I will admit to a pang of guilt when someone loans or gives me a book that they love, and I can't even wade through the first chapter of it, but that passes. One truly disappointing book was Barbara Kingsolver's "Prodigal Summer", which, by the end of the first chapter had degenerated into a cross between "Girl of the Limberlost" and "Lady Chatterley's Lover", and since it also was turning out to be a Save the Animal Story (which I cannot abide), I quietly retired it to the giveaway bag.

Life is too short. Read what you like.

Thursday, May 28, 2009

We seem to be regressing, here

it was 41 degrees this morning at what was probably dawn, and by noon it had warmed up to 42. At this point, we are just 10 degrees shy of snow. It's still raining, the cats refuse to go out (Albert went out after four tries and came back soaked, smelling like wet wool socks), and in my one trip across the garden at top speed I noticed the poppies all wearing small finely knitted wooly hats, and there was a hint of gloves and sweaters among the pepper plants. Who could blame them.

Wednesday, May 27, 2009

oh its raining

What a lovely deep chilly rain. The temps never got above 45 all day, and Ive been running a low fire of wood chips (which come with the wood we buy, in huge quantity) all day, rather than
dip into next wintah's wood.

I love the way potatoes sprout, they sort of boil up out of the hill already green and leafed out, ready to do battle with the elements. None of this wussy 'first delicate shoots' stuff, nossir.

Havent had much chance to tend the garden this spring because of the wood cutting we've been doing, but when I went out to the compost bin earlier, between downpours (well, almost) I realized that all the work I've done over the past few years means it now tends itself the way I think a garden should without being micromanaged into neat (read boring) weedless rows. I admire people who can do that, but I'd not want to be one.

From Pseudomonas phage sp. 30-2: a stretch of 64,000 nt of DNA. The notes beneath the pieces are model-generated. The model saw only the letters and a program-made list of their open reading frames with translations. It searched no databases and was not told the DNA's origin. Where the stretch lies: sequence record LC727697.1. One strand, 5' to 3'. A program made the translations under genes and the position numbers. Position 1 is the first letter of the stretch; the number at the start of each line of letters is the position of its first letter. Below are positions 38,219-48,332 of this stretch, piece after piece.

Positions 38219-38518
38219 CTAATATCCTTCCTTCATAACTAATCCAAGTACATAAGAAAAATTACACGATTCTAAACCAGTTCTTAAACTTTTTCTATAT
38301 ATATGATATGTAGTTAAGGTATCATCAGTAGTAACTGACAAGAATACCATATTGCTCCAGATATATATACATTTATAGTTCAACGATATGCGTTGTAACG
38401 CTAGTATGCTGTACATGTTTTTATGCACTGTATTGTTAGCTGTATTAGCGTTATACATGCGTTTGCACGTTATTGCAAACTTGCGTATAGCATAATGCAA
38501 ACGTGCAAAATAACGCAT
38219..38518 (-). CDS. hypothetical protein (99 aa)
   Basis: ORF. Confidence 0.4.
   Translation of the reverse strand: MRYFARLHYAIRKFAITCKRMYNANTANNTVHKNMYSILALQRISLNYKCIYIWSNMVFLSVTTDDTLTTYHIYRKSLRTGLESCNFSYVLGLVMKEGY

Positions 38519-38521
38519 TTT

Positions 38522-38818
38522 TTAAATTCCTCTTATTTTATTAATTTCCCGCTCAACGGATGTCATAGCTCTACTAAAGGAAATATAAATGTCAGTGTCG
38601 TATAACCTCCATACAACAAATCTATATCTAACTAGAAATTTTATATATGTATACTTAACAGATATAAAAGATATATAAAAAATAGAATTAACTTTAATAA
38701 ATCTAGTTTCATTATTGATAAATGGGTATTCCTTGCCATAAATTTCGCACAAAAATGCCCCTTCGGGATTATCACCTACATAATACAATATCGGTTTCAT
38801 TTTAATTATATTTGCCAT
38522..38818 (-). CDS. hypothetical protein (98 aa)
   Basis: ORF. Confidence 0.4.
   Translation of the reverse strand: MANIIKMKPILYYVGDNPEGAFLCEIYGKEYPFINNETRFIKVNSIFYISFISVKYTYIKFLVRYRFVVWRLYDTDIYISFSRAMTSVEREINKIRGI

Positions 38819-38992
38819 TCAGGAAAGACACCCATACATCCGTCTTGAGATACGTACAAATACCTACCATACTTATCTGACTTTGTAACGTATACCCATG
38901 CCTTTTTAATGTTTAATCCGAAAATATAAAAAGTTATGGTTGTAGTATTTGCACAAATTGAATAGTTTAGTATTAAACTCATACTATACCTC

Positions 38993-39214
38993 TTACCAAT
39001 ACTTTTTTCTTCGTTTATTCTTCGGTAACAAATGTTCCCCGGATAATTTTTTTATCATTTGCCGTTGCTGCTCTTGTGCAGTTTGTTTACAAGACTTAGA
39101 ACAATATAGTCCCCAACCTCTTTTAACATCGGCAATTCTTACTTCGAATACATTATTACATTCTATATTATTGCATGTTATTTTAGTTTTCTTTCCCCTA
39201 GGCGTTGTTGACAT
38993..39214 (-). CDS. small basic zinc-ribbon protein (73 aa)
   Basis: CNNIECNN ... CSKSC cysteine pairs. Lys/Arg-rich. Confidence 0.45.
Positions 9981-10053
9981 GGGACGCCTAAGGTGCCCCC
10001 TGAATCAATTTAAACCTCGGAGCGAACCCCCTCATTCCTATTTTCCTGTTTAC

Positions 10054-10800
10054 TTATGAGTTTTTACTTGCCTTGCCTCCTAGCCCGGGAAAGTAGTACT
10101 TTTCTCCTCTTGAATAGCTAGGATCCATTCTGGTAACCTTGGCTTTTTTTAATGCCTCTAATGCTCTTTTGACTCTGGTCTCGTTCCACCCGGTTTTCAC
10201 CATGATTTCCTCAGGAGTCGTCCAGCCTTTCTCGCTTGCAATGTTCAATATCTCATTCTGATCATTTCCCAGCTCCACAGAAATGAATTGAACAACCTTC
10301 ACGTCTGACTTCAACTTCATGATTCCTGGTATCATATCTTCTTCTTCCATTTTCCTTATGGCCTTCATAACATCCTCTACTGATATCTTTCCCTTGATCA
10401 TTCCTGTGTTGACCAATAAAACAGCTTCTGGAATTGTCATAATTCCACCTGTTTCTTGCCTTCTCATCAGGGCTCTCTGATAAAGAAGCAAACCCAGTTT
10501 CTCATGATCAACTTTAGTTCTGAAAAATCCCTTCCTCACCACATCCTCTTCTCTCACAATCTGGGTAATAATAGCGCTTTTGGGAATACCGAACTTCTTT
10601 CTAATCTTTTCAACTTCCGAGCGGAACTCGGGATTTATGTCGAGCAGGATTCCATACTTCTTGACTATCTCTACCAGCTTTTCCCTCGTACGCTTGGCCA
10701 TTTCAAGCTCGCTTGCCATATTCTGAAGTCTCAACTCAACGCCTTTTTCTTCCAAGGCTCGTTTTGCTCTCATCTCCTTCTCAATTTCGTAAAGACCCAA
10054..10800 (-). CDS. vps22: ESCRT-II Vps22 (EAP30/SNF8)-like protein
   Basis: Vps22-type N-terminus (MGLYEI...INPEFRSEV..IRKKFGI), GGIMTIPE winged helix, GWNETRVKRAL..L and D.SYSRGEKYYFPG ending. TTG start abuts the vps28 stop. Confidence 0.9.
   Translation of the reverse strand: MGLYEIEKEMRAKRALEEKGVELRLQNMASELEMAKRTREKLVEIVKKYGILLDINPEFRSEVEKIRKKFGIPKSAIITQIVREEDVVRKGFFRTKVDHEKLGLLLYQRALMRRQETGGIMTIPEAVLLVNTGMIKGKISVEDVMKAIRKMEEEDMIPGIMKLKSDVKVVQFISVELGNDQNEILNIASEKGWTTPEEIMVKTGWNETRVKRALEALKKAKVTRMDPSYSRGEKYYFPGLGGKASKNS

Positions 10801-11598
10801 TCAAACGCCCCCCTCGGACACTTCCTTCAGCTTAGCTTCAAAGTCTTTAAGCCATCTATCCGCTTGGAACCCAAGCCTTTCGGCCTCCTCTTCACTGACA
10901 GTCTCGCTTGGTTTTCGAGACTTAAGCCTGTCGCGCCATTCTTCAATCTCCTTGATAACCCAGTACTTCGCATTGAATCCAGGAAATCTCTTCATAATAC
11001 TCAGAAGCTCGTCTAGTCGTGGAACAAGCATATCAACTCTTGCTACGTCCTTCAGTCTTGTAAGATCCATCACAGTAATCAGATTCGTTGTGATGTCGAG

Tuesday, May 26, 2009

Garden stuff among other things

we survived a near frost last night; 34 deg. when I got up at 5:30, and apparently the peppers survived, as did the day lilies.

The potatoes are sprouting, go potatoes, go...

The last of the four cords of boughten wood came yesterday, and what was almost an empty woodyard is now, once again, a full wood yard. Sigh.

Found an interesting article in the NY Times (not sure which edition) about a woman who is attempting to "reduce her carbon footprint", and along with other things has gotten rid of the refrigerator.

if you have to make frequent trips to the store and throw out food because you have no place to store it safely, and if you have to cook food in AN OVEN or on a STOVE you are using more energy rather than less.

When I bought a new fridge two years ago I bought a low-end no-frills refrigerator freezer for not much more than I paid for my last one 30 years ago, incredibly. I could not see one bit of energy difference in the fridge touted to be "green' and energy efficient and the old one that wasn't. But the important thing is, if I had bought an electric stove, my energy bill would have probably gone up by 25%.

In a way it's like buying a car that uses alternative sources for power. A Green Car. If you factor in the cost of recharging mr. battery every night, and possibly having to carry a spare battery with you, it turns out that the savings in energy will kick in in about, oh, ten years. And if you pay full price for it, and use credit, you may never recover the cost.

Saturday, May 23, 2009

New toy for the word addicts

Thanks to Gary Blankenship's blog for Visuwords, which is pure interactive word play, with a bit of discovery thrown in.

Friday, May 22, 2009


A good friend of mine seems unable to receive anything from me with images in it.
But he's a faithful reader, bless him, and wanted to know what my cook stove looked like. Here you go, Harvey.

He takes good care of me

makes sure the axe is sharp, the chopping block is cut flat but with a slight tilt, reminds me when it's time to clean the chimney. Good man. Today he brought home a new pair of lopping shears to replace the old ones that are probably as old as we are, and have been used hard and often. These are longer, lighter, and with a cutting edge that only Fiskars could manage.

He even went down to the edge of the woods, took out a few maples that had been uprooted, and let me have my way with the clippers. No more excuses, nossir.

Tuesday, May 19, 2009